Arts  |  Visual Arts  

Strokes, empathy of Ukenedo for silent voices

By Tajudeen Sowole   |   07 May 2017   |   4:24 am  

Oju Loro Wa (30 x 49) painting by Chamberlin Ukenedo

Standing for something comes with boldness of expression, even with palette knife or brush strokes of an artist. For Chamberlin Ukenedo, the canvas is a natural tool in representing the voiceless of his immediate environment.

And perhaps, the ideal place to make the cries of the neglected people heard is the heart of the affluents, where, most likely, policy makers dwell. With about 24 paintings, Ukenedo is currently engaging the privileged class and others – whose action or inaction makes the difference – in his solo art exhibition titled Silent Voices, showing till May 6, 2017 at Quintessence Gallery, Ikoyi, Lagos.

In figurative of mostly portraiture kind, Ukenedo pours his mind onto the canvas, representing what he says are the “unheard voices of my environment.”

From losing his father in what looked like unauthorised medical evaluation, to other similar situations that often lead low income earners into avoidable tragedy, Ukenedo is being inspired to render images of people who need helps – big or small. In fact, the recent rise in suicide deaths among Nigerians, appeared to have energised his choice of themes.

Some of the works include elongated neck female portrait titled All Eyes On Me; Oju Loro Wa series (boy and girl), laying emphasis on eyeball-to-eyeball; a three series of mask-like, Everyday People; and a love content one, Apple of My Eyes Series, among others.

“As an artist influenced by his environment, my works speak not just for myself, but also for everyone who shares the same existential space, including the disenfranchised,” Ukenedo explains in his Artist statement. “My perception and ability to portray the complexities of human emotions has inspired this body of works about the everyday Nigerian whose condition has forced a new way – a different medium – of expressing the melancholic soul of his life.”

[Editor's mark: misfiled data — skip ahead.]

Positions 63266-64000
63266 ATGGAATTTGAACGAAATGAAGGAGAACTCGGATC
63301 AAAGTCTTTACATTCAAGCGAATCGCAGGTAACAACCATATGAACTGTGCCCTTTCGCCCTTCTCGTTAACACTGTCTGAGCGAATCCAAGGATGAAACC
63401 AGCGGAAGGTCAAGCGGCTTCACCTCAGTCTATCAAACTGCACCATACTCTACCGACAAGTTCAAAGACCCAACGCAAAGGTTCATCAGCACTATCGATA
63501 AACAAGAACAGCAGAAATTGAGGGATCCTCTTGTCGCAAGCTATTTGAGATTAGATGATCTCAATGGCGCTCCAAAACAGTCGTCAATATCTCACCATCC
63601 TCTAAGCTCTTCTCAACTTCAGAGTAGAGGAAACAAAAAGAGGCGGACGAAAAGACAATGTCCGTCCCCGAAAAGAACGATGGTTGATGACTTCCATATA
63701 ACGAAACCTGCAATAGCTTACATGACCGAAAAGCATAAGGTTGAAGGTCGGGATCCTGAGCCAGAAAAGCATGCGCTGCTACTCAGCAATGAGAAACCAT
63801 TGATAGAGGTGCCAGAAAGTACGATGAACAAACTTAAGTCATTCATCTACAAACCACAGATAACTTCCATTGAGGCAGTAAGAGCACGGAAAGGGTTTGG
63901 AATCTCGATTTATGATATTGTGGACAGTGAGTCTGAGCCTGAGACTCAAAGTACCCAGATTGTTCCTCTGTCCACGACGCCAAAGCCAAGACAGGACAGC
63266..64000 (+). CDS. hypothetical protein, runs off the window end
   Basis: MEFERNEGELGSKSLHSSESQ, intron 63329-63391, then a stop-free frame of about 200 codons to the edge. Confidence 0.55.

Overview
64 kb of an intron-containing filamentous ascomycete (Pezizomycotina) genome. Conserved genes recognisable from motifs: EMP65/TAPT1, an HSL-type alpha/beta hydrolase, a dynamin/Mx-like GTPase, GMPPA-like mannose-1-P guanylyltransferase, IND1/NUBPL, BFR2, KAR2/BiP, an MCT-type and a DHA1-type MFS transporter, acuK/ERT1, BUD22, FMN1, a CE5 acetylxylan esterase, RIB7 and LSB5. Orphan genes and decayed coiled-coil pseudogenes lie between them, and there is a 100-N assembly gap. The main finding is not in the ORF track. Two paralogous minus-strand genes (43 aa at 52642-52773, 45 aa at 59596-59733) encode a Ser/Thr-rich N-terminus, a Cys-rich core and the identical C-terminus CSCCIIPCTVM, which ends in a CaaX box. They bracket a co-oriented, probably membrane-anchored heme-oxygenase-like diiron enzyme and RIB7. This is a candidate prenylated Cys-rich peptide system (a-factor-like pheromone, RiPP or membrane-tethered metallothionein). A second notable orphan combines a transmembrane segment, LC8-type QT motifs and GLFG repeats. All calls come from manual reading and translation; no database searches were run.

After 16 years as an advertising professional, Ukenedo who argues that there is freedom for artist outside the confinement of ad agency creative studio, stresses how “ad gives you money, but Art brings freedom.”

An artist with bold llustrative skill, Ukenedo captures attention by laying emphasis on the crucial features of facial expression, thus stimulating dialogue with figurative rendition of images. This much is expressed in such works as Looku Looku, Will You Marry Me? Help Me and Oju Loro Wa series. For these paintings, the artist highlights the importance of eyes sometimes the lips, in subtle communication. In fact, Ukenedo’s styles and technique in facial features rendition could be a great asset to animators who might be interested in making silent film.

Excerpts from his Artist Statement:
Because life and art imitate each other, Silent Voices reverberates their mood, spirit, expression and reaction to life as a people.
What we do not say or have not said is often times captured and externalized through a gradation of facial manipulations involving the lips, brow, chin, nose, eyes, cheeks and all.

Silent Voices asserts that the face out there is an art piece; for we cry, we squint, we gaze, we frown, we glaze, we scowl, we pout, we leer, we scoff…at the checkered rhythms of life. When we are stripped of words, the eyes are the messengers of the soul.

“So, we keep our eyes open (or peeled), we see eye-to-eye with some but turn a blind eye to others.
Some people relapse into absent-mindedness and become looku looku! while some are simply the apple of one’s eye.
Some are distressed and need help. You may prefer body language but ensure that no one would pull the wool over your eyes.”



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